‘Twas the night before Yule
And all through the house
Not a creature was stirring…
‘Twas the night before Yule
And all through the house
Not a creature was stirring…
‘Twas the hour before Christmas,
And throughout my house,
Computers were stirring,
And so was my mouse.
It just so happened that on this very morn,
What I thought was an ear pimple, was an infection born
Of much too much cleaning with cottony buds
And now I can’t wash my right ear, not with soapy suds.
Antibiotics are needed for recovery speedy
Can’t eat fatty foods. Is that sadness? Indeedy.
Yet to a gamer like me there is bliss to be found
In friends and adventures from Middle Earth bound.
Whether hobbit or dwarf, or man or elf,
It’s the heart of the warrior that beats in our selves.
Killed one hundred and ninety Ram Duath worms;
Some Drakes, and their matron, and Rare Elite Master burned.
Needless to say, it’s been a long day,
Doctors and LOTRO, and blogging, hoo-ray!
This simple poem shall now come to a close.
May the season see you well, and heavens willing, may I write better prose.
Just so everyone knows, Final Fantasy XIII isn’t the only show in town from Square Enix. The company recently announced that it had opened beta signups for PC users who want to test Final Fantasy XIV.
To sign up, just visit the following site, create a Square Enix account if you don’t have one, and follow the prompts to sign up for your chance to enter the beta. Just make sure to read the fine print.
I don’t have as many pictures as I’d like of the new Lone Lands, but I do hope the pictures I happen to have suffice for the time being.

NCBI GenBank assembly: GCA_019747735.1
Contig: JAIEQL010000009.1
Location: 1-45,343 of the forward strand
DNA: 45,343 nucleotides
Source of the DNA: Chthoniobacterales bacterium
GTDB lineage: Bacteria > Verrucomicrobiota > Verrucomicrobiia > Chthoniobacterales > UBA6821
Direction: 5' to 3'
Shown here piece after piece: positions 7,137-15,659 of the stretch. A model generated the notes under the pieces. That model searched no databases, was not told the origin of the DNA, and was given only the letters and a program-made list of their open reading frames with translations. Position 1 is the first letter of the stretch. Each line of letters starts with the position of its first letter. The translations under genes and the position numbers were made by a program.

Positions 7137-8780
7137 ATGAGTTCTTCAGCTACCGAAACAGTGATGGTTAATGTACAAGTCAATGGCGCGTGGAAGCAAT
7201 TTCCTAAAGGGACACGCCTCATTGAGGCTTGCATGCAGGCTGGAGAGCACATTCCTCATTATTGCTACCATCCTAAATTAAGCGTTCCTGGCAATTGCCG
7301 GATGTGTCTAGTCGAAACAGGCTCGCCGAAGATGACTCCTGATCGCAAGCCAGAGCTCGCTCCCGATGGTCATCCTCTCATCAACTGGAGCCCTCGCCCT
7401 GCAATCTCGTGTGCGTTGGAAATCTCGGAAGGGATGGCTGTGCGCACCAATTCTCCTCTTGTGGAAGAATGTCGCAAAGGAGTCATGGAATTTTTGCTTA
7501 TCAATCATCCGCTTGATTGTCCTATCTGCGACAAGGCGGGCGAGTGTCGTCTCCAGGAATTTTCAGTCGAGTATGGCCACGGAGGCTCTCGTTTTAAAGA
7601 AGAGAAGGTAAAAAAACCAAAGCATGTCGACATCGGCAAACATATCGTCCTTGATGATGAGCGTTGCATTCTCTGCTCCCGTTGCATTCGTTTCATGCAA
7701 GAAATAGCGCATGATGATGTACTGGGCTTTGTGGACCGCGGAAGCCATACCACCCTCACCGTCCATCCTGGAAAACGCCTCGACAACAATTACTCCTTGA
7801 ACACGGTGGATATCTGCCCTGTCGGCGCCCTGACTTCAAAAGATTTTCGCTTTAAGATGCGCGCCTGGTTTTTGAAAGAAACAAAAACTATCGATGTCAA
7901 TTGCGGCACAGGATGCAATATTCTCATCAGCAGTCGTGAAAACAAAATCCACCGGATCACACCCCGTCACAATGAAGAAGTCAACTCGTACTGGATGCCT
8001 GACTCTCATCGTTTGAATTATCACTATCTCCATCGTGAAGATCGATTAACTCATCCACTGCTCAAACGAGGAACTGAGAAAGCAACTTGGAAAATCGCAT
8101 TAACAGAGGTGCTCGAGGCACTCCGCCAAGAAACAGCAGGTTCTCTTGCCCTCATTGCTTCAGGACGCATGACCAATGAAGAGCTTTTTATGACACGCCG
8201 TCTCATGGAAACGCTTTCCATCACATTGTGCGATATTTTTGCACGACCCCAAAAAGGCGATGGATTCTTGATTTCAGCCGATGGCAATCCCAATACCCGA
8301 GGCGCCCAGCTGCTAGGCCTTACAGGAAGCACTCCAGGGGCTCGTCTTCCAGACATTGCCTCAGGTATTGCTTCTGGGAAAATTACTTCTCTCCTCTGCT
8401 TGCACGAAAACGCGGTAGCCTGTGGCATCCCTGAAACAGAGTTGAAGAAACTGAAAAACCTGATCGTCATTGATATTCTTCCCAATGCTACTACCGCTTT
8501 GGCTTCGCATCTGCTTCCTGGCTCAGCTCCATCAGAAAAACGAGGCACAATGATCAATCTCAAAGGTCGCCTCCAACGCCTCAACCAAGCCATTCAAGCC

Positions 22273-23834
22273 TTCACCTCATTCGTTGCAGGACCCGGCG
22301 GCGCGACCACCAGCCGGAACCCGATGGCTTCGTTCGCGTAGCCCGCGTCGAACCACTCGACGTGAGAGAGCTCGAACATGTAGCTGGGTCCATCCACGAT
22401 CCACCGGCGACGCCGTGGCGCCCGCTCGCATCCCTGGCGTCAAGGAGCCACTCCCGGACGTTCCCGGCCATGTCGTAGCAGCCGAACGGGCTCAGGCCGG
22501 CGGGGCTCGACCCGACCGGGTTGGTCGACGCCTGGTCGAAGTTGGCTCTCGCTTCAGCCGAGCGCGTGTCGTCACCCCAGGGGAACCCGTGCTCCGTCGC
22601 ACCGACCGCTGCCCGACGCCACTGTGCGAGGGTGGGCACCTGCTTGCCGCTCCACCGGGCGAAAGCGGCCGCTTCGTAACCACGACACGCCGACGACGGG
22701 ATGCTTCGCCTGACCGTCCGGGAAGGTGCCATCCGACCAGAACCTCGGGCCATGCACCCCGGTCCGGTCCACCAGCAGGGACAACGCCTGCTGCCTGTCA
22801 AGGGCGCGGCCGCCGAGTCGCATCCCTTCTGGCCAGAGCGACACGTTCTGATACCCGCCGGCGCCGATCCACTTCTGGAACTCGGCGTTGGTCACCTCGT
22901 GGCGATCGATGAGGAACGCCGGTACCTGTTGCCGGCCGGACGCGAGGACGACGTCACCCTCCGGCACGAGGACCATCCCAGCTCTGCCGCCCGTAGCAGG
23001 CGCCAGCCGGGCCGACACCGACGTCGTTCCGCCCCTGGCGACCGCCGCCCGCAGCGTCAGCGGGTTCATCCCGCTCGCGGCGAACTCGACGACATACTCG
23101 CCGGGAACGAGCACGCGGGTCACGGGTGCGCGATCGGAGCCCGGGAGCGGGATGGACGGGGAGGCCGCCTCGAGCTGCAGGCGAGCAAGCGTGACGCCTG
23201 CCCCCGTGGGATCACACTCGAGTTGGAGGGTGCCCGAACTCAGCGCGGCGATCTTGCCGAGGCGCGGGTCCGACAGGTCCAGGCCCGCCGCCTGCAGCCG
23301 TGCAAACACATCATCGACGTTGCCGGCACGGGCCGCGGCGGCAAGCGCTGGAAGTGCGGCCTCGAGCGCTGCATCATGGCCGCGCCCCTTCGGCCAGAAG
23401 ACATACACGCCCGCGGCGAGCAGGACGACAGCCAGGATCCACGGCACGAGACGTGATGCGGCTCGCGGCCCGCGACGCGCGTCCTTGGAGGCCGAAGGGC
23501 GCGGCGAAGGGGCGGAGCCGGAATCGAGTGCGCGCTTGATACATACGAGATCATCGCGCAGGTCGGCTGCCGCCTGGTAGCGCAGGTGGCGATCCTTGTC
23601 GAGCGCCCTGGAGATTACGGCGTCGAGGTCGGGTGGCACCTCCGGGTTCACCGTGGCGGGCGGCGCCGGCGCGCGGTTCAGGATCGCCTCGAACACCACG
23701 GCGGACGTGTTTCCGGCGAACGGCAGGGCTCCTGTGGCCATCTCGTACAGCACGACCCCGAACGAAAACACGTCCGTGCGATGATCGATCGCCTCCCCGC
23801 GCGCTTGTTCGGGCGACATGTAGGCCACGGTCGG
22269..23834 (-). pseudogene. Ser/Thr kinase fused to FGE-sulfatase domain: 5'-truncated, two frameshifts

For those who don’t know what I’m talking about, Turbine revamped the Lone Lands with rome additional quests and NPC movements to make the experience of questing in the zone flow better through the overall story of your character. After going through Othrongoth and beating the stuffing out of some baddies, Tom Bombadil tells you to visit Saeradan, who will then tell you to go visit Candaith’s camp in the Lone Lands.
Normally, this would require an immense amount of backtracking through Bree and the Midgewater Marshes, but if you talk to Saeradan again, you’ll get the option to take an automated horse ride through the backroads of the weather hills to get to Candaith. Along the way (not pictured), you’ll also see some additional questgivers in a small encampment, that ask for your help in getting their stuff back.
This is Victor Stillwater, coming to you live from the future. Present Victor is currently indisposed as he was/is writing a paper on the possible effects of dividing by zero and was/is thus stuck in the fabric of space-time between parallel universes. For that reason, instead of the brand-spanking new computer I was supposed to use in December 11, 2010, I am instead using our reliable gaming computer from 2009, which is a dedicated Windows XP machine.
I just wanted to update folks on what’s been happening to me, Future Victor, in the year so since the time-space warping or possible reality distortion of Present Victor. It’s been a pretty exciting year for gamers, what with the many great releases and other life-altering events that occurred since… well, I’m not even sure if there is a “since,” given that I may be from an alternate future reality. Who knows, really?